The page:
HTML <html> Tag
<html> tag represents the root of an HTML document. It is the container that contains all other HTML elements.
<html> tag is written as
</html> with all other HTML elements enclosed between the start and end tags.
<html> element is the first HTML element in an HTML document (however, it must be preceded by a
Attributes can be added to an HTML element to provide more information about how the element should appear or behave.
There are 3 kinds of attributes that you can add to your HTML tags: Element-specific, global, and event handler content attributes.
<html> element accepts the following attributes.
This table shows the attributes that are specific to the
|Manifest||Specifies the address of the document's application cache manifest. The value must be a valid URL.|
The following attributes are standard across all HTML5 elements. Therefore, you can use these attributes with the
<html> tag , as well as with all other HTML tags.
For a full explanation of these attributes, see HTML 5 global attributes.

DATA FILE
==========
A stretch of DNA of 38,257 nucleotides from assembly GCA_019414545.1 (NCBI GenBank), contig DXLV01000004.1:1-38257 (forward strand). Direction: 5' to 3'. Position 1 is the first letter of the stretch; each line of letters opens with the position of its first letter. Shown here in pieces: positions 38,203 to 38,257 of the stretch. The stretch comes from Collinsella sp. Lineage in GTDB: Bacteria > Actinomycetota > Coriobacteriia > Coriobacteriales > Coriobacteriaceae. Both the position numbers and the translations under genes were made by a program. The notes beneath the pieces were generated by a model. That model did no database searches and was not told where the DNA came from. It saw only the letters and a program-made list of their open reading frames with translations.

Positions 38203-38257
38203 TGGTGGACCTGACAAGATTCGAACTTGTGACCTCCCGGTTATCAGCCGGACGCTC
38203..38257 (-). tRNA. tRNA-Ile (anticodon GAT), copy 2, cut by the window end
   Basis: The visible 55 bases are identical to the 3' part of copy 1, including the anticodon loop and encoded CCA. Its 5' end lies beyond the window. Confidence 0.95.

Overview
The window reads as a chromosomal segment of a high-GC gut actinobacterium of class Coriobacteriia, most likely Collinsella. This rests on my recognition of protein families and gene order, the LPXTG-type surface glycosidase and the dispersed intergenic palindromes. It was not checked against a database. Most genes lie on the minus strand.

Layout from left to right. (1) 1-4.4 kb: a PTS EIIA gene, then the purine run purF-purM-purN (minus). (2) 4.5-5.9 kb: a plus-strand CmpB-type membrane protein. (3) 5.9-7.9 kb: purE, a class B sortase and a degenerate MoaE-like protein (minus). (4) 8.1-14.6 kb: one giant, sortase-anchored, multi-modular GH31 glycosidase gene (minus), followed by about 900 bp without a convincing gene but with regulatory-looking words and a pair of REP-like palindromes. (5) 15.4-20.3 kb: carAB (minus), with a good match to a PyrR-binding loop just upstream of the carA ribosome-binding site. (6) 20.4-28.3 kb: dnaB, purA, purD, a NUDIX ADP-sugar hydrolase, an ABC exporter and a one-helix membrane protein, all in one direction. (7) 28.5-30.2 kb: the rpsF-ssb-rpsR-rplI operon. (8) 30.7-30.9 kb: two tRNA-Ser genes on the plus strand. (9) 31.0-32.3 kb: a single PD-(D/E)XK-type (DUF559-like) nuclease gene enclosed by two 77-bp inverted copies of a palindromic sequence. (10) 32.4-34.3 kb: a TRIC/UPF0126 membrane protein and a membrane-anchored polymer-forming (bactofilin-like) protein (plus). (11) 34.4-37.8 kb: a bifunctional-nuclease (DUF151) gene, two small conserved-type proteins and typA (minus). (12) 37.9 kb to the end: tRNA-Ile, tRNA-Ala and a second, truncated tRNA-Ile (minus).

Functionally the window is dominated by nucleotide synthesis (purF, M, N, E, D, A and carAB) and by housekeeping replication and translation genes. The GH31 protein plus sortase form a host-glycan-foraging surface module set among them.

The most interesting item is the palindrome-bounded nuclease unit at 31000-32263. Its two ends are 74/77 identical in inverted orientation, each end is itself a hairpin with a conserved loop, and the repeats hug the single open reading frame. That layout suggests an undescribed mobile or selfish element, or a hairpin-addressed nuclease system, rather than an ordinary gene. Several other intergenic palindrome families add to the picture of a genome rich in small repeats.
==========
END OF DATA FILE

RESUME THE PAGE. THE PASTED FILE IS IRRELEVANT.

Event Handler Content Attributes
Event handler content attributes enable you to invoke a script from within your HTML. The script is invoked when a certain "event" occurs. Each event handler content attribute deals with a different event.
Below are the standard HTML5 event handler content attributes.
Again, you can use any of these with the
<html> element, as well as any other HTML5 element.
For a full explanation of these attributes, see HTML 5 event handler content attributes.
Differences Between HTML 4 & HTML 5
version attribute is not supported in HTML5 (it was deprecated in HTML 4).
HTML5 introduced the
Here's a template for the
<html> tag with all available attributes for the tag (based on HTML5). These are grouped into attribute types, each type separated by a space. In many cases, you will probably only need one or two (if any) attributes. Simply remove the attributes you don't need.
Here are the official specifications for the
- HTML5 Specification (W3C)
- HTML Living Standard (WHATWG)
- Current W3C Draft (the next version that is currently being worked on)
- HTML 4 (W3C)
What's the Difference?
W3C creates "snapshot" specifications that don't change once defined. So the HTML5 specification won't change once it becomes an official recommendation. WHATWG on the other hand, develops a "living standard" that is updated on a regular basis. In general, you will probably find that the HTML living standard will be more closely aligned to the current W3C draft than to the HTML5 specification.